A Comprehensive Framework for Marriage Education*

By Hawkins, Alan J.; Carroll, Jason S. et al. | Family Relations, October 2004 | Go to article overview
Save to active project

A Comprehensive Framework for Marriage Education*


Hawkins, Alan J., Carroll, Jason S., Doherty, William J., Willoughby, Brian, Family Relations


We offer a framework to help marriage educators think more thoroughly, systematically, and creatively about intervention opportunities to strengthen marriage. We draw attention to the educational dimensions of content, intensity, methods, timing, setting, target, and delivery, and their implications for marriage education. Our discussion points out the potential value of developing marriage education with greater specificity in content, timing, and target. We call for intervention that embeds marriage education in diverse institutional settings and provides access to couples across the socioeconomic spectrum. In the end, we address the need to take marriage education beyond a valuable helping profession and an expanding educational service to a vibrant social movement.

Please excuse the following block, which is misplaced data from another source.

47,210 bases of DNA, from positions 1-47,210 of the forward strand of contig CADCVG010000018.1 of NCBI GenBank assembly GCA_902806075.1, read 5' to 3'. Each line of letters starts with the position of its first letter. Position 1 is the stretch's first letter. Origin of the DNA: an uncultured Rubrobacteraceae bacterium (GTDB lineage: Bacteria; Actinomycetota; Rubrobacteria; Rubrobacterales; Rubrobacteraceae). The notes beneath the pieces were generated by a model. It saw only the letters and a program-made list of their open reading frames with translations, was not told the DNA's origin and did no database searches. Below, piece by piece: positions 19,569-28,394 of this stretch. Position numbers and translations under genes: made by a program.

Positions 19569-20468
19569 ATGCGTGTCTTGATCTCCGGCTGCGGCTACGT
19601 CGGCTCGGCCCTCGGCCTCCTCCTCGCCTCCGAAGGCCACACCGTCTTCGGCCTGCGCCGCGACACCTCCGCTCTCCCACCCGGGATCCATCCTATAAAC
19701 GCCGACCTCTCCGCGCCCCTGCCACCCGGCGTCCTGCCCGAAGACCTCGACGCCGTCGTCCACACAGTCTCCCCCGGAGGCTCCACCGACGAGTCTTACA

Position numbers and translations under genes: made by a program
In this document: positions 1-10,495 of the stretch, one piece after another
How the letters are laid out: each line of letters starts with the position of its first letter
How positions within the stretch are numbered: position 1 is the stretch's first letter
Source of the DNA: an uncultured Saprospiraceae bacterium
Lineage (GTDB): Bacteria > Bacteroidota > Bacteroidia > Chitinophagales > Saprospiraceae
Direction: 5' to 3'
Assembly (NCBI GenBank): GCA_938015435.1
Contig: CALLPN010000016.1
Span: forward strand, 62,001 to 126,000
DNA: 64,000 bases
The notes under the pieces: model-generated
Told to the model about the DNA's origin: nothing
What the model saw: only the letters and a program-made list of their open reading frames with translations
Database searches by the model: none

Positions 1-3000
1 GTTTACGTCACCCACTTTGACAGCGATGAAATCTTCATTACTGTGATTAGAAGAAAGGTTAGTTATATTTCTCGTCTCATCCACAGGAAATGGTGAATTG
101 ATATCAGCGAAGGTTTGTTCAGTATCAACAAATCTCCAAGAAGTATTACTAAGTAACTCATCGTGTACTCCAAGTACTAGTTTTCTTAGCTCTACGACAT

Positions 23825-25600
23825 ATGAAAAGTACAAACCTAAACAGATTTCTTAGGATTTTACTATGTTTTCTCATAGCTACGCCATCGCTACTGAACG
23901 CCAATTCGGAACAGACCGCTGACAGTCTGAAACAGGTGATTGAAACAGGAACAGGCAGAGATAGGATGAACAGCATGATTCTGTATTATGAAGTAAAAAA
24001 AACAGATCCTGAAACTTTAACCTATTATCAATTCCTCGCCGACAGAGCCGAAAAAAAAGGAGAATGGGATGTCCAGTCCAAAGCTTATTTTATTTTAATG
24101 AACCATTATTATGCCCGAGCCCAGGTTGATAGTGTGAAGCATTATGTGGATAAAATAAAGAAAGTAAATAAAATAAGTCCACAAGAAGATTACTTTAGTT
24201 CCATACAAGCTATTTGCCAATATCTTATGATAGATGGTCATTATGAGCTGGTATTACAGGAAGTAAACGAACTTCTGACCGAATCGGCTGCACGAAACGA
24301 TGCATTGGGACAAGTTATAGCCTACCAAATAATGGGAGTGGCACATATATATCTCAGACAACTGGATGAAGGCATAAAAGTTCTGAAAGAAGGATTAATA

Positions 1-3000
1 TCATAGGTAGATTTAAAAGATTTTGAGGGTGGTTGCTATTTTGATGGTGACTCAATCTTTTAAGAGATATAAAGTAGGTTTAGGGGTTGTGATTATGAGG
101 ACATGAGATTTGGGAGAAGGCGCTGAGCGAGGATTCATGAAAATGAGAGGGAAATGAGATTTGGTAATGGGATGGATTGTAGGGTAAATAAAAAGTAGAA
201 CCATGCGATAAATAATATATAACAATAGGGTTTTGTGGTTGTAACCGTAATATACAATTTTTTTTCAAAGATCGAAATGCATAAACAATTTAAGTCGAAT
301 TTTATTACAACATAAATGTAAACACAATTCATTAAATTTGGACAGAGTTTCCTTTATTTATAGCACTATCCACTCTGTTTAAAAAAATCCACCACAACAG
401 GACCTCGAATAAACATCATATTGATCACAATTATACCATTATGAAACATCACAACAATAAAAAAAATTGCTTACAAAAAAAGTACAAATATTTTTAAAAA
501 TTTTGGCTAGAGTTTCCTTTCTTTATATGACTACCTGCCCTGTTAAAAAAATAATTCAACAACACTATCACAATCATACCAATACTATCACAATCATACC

Key Words: education, family life education, marriage, marriage movement.

In a progressive society such as the United States, we usually take problems, such as high divorce and nonmarital childbearing rates, as a cause for action rather than a reason for resignation. Thus, it should surprise no one that the beginnings of a marriage movement have emerged in the United States over the last decade (Gallagher, 2000). A prominent part of this emerging movement has been a wide array of educational initiatives; however, to date there has been no formal effort to develop an integrative conceptual framework of marriage education. Some efforts to articulate the overarching paradigm of the marriage movement have occurred (Gallagher; Doherty, & Carroll, 2002), but there has been less emphasis on the development of theoretical models or heuristics to organize marriage education.